Elliot Nash

Builder of NZD.life, Co-founder of Croovies.com, CampusHero.com, 404engine.com and a few others. Dribbbler, fitness jabroni. Doing stuff with Fliptables.io. VP of Product Devlopment @ Aiera

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The fastest development process you’ve never heard of.

My favorite process for building a product (with a small team) is the “squeaky wheel.” It’s essentially no process at all, but might be the most effective process I’ve ever used.

Create a “squeaky wheel” process

  1. Weekly Monday morning meetings
    Discuss road mapped priorities, and what everyone will be working on for the week. Now is the opportunity to make changes to that plan.

    These meetings should include the dev team, but should have at least one person who can represent external interests and priorities, either through a prior meeting, or their own independent discussions.

  2. A team that uses the product, and feels ownership over everything. Everyone on your team is responsible for the final user experience (from first sales-touch to cancelling an account), and should feel empowered to speak up when something seems off, no matter how small. This is where the squeaky wheel begins...

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Your manager’s job is to make YOU more money.

Common sense shows that successful managers work for their direct reports

Here’s how.

If you work on planet earth, with other people, the most important thing you can have is a strong, cohesive, well-functioning team.

Sadly, wanting said dream team is usually not enough - the best managers will actively work to help turn a group of people into an effective team.

In my first 1:1 meetings with direct reports, I explain simply,
“my job is to make you more money.”

Isn’t that what we all want?
Someone whose goal is for you to be able to afford more guacamole toast?

Any manager’s primary responsibility is to help their team succeed and thrive, such that they create more value for the company.

So, when you do a good job for your company, your manager looks good too - obvious win-win.

Sometimes however, managers feel their sole management duties are to solve problems, or bestow...

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The first cut is the deepest.

When you have something new, you baby it. Preserving its state of “newness perfection” as long as possible. You polish it, park it far away, or have some expensive case for it.

And then it happens. A dent, scratch, blemish, whatever.

Your treasured possession is ruined in its purest sense. It works & looks fine, but the pristine quality is lost.

You care a little less. The next scratch, dent etc. doesn’t feel as bad. At this point its inevitable. More dents and scratches will come, and you’re no longer worried about it. You’ll get a new thing some day & replace what you have now, so who cares…

Framed over any dev project, there are glaring similarities.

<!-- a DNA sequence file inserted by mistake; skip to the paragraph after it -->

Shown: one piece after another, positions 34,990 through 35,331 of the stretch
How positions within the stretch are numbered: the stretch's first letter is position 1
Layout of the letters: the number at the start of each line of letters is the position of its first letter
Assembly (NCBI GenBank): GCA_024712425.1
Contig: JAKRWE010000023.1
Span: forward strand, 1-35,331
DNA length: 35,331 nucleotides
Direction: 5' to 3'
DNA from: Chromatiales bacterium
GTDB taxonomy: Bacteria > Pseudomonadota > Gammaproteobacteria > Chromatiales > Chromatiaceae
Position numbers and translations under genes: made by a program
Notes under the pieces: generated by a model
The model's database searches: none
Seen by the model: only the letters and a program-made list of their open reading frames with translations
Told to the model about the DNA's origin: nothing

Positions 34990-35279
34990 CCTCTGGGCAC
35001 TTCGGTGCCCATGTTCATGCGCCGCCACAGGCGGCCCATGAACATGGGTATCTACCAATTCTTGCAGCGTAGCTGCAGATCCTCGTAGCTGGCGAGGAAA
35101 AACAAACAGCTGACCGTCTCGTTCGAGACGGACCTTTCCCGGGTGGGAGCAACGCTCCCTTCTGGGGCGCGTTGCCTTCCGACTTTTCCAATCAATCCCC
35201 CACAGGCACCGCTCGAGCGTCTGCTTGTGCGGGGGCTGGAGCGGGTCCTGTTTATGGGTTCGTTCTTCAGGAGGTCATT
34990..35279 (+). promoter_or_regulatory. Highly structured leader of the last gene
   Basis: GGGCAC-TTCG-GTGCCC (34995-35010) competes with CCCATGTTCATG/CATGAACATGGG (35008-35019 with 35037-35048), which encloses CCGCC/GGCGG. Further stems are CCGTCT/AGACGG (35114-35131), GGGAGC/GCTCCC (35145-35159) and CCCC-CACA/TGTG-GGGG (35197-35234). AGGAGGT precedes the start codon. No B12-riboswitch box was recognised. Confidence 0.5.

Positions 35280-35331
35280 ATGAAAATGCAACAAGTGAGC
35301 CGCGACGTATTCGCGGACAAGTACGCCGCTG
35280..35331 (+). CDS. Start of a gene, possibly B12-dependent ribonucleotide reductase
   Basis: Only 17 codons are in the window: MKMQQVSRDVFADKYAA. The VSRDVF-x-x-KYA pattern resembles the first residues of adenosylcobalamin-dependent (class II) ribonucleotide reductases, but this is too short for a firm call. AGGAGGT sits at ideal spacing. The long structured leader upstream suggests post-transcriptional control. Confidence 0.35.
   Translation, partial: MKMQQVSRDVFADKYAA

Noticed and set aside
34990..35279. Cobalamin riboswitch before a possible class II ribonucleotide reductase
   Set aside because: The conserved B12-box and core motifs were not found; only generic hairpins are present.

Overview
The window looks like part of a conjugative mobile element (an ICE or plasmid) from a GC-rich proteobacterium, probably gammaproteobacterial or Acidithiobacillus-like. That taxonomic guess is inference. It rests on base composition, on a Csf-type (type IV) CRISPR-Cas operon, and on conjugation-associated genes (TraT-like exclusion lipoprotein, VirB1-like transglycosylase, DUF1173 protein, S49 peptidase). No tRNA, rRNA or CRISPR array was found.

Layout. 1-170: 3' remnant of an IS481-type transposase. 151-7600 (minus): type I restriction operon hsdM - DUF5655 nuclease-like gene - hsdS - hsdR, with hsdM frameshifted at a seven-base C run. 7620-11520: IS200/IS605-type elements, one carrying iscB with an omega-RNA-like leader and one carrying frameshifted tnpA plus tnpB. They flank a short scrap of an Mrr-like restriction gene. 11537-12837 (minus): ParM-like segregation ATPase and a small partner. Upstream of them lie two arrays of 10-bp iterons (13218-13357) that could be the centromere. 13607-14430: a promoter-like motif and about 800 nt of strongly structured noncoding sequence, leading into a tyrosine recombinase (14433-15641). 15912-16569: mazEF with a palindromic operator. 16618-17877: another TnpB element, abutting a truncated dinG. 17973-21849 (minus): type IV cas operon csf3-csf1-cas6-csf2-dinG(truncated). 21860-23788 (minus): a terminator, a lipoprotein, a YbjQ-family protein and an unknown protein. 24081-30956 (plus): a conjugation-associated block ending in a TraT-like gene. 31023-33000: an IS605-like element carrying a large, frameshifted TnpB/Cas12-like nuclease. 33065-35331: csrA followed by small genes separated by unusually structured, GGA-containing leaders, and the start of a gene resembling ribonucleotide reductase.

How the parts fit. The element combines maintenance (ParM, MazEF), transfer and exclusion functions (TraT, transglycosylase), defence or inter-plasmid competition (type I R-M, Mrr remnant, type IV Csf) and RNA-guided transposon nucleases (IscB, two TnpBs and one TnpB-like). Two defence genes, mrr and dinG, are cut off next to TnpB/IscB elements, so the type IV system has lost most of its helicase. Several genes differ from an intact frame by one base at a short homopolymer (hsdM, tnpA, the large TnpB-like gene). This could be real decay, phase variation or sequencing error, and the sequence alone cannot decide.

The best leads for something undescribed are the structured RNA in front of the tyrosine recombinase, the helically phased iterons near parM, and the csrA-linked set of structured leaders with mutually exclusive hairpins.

You’re building an amazing product. You fucking love this thing. You’re working hard to ship things and make it even better, then it happens.

A poorly styled link, unformatted email, ugly error page, or some poorly written code, a...

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Shipping Projects.

You will never reach an unknown destination.

It’s that simple.

Shipping side projects is difficult. Really difficult.

You sacrifice a metric shit-ton of your free time, building a project you may never finish, never use, and never even ship. Its embarrassing when it happens, and it can happen a lot. It feels like you’ve failed yourself, and didn’t have enough brains to not start this thing to begin with (although, I do still see a huge benefit even in un-shipped side projects).

I’ve shipped plenty, and failed on a few. When I reflect on those failures, I have one strong conclusion (that applies to me personally, and probably some of you).

The projects that failed had at least one major thing in common, I had no finished product in mind.

You know how this happens…you have a great idea! You need to move fast! You just need to get something online! You start with a quick mockup, and...

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Products, not frameworks.

Almost everything I read about javascript right now seems to be framework related. Angular this, react that (I know - not a framework) , ember is the worst, meteor is the worst, and on and on.

Lots of frameworks are good and bad. But really, who the fuck cares what framework you use?

Anyone who is competent in javascript can learn to use a framework.

I, like most people, care about what you built - the tools you used are secondary.

Many people seem to feel that one framework or another is tied to some level of guaranteed success. “If only I could find the perfect framework, I could build the next snapchat!”


Execution is what creates success.

If you think a framework has problems, don’t use it. Shouting from the roof tops that anyone who uses it has their head up their own ass, only paints you as narrow minded and inexperienced.